By Paritosh Bansal and Ira Iosbashvili
March 18 (Reuters) , With the US and European banking crisis wreaking havoc on global markets, some financial industry executives are calling on the Federal Reserve to tighten its monetary policy for now but to resume raising rates later. Be prepared for
Investors are currently pricing in a 60% chance that the Fed will raise rates by 25 basis points on Wednesday, with the rest betting on no change. Some industry executives said the central bank should Prioritize financial stability now,
“Work fast and hard on financial stability; Go slow and slow on price stability,” said Peter Orzag, chief executive officer of financial advisory at investment bank Lazard Ltd. laz.n, Orszag said the Fed should pause but be prepared to gradually hike again if the situation develops.
The central bank declined to comment. Fed officials are in their pre-meeting blackout period, during which they are barred from commenting on monetary policy or the economic outlook.
The Fed has raised interest rates sharply over the past year to tame inflation at a pace not seen since the 1980s. Others have joined in, with the European Central Bank raising rates by 50 basis points earlier this week.
A rapid rise in rates after years of cheap money is rippling through global markets and industry. Two US banks have failed in the past week and others have come under pressure, while Swiss lender Credit Suisse scrambling to pull together a rescue deal later this week.
Turmoil in the banking sector has pushed up asset prices, driving up US government bond yields plummeting Over the past week, some investors complained that massive price volatility made it more hard to do business, US stocks took a rollercoaster ride, with the S&P 500 closing higher for the week despite heavy losses in bank shares.
Some market observers have argued that a sustained pause could lead to concerns that consumer prices would spike.
Recent US economic data gives the Fed little reason to believe it has defeated inflation. Consumer prices rose at a 6% annual rate in February, nearly three times the central bank’s target, and there are only nascent signs of significant easing in hiring and wage growth.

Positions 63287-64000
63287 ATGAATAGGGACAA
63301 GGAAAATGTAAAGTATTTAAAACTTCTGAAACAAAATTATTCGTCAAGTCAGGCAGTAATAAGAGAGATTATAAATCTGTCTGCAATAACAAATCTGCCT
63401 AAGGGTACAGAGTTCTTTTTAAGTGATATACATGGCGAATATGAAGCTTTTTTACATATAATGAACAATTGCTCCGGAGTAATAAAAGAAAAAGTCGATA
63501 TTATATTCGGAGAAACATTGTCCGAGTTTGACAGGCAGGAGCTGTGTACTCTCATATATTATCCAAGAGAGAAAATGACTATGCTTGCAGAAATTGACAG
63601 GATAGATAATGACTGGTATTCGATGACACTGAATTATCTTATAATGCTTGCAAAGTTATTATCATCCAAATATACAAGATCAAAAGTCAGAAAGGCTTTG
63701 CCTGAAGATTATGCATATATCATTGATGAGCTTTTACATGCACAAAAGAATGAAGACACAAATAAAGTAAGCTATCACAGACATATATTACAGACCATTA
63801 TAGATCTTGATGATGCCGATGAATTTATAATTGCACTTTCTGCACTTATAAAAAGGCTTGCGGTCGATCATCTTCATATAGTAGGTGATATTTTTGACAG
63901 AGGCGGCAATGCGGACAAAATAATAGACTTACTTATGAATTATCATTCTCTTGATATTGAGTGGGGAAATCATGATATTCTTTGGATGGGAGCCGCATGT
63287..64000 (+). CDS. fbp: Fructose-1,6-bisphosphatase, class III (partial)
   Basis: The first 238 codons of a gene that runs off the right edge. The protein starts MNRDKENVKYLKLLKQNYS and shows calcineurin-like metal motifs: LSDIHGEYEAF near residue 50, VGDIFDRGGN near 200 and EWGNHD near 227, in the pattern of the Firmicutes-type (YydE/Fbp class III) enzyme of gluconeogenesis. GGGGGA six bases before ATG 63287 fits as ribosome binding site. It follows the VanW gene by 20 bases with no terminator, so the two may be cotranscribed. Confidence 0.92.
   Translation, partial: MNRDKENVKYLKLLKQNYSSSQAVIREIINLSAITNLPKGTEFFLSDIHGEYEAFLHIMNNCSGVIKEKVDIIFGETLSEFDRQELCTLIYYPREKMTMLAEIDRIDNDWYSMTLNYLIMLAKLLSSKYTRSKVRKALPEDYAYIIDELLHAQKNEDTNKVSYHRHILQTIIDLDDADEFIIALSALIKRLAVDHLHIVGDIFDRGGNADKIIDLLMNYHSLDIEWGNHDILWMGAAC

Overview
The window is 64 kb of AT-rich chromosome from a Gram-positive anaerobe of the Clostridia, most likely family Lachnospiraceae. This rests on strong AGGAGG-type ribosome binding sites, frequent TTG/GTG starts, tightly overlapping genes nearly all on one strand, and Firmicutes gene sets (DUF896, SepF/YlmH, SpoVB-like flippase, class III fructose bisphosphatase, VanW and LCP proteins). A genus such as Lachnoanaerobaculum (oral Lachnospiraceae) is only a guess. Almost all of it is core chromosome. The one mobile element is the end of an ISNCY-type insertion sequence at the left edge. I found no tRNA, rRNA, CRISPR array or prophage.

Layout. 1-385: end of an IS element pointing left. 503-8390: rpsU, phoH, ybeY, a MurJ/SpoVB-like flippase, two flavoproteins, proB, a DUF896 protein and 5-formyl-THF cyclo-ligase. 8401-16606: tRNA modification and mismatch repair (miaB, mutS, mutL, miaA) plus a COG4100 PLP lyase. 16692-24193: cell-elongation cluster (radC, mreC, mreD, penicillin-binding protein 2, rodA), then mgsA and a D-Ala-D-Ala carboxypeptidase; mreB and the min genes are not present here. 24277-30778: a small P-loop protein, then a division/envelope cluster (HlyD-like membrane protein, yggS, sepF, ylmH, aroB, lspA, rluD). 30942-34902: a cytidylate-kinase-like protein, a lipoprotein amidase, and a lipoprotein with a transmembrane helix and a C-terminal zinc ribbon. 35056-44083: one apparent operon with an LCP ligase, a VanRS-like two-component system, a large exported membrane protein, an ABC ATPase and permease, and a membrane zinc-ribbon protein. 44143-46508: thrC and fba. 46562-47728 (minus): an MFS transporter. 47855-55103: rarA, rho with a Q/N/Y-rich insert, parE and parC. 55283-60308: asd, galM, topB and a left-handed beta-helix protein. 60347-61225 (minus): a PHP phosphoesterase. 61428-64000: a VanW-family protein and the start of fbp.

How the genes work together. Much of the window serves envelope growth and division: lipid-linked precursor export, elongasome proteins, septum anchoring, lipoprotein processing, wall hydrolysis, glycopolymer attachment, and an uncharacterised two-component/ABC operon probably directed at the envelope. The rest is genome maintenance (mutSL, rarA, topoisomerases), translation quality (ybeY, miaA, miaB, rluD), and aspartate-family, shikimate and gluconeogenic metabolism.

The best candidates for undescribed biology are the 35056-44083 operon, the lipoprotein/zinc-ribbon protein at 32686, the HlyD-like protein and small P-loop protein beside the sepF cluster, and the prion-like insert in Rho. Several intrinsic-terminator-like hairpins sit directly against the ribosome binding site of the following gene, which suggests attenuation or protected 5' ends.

Bob Schwartz, senior economist at Oxford Economics, wrote in a note, “While the banking crisis will certainly attract attention, we believe it is not systemic, but rather a liquidity issue, which the Fed is trying to contain with its lending facilities.” could.”
But he said the “wild card” would be the market’s response.
James Tabachi, chief executive of broker-dealer South Street Securities, said he thought the Fed would eventually need to go above 6%. The current fed funds rate is 4.5% to 4.75%.
“I’m an inflation hawk. But what would it hurt to wait a month and say, ‘We want to see the market stabilize?'” Tabachi said. “I think the Fed should give a pause.”
Orczag, who served as director of the US Office of Management and Budget in the Obama administration, said that as long as long-term inflation expectations were stable, as was the case now, the Fed had time. Raising rates too quickly can break things, as the current banking crisis has demonstrated.
Several factors pointed to the lingering effect of the pandemic on inflation, such as supply-chain disruptions and demand for travel and entertainment.
In a new paper, Orzag and co-author Robin Brooks, chief economist at the Institute of International Finance, estimated that the lagged effect associated with delivery times could result in increased core PCE inflation between 30% and 70% in the fourth quarter of 2022. Can explain in between. He said it would work over time and become a deflationary force this year.
The recent turmoil in the banking sector is already tightening financial conditions, Torsten Slok, chief economist at Apollo Global Management, wrote in a note on Saturday. Slok wrote that the events of the past week are in line with a 1.5% increase in the fed funds rate.
“In other words, over the past week, monetary conditions have tightened to an extent where risks of a sharp slowdown in the economy have increased,” he said.
blackrock inc blk.n Strategists argued that last week’s volatility showed that markets had woken up to losses caused by rapid growth and were pricing in a bearish run.
“The trade-off for central banks – between fighting inflation and protecting both economic activity and financial stability – is now clear and urgent,” he wrote in a report earlier this week.
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(Reporting by Paritosh Bansal and Ira Iosbashvili; Additional reporting by Dan Burns; Editing by Nick Zieminski)
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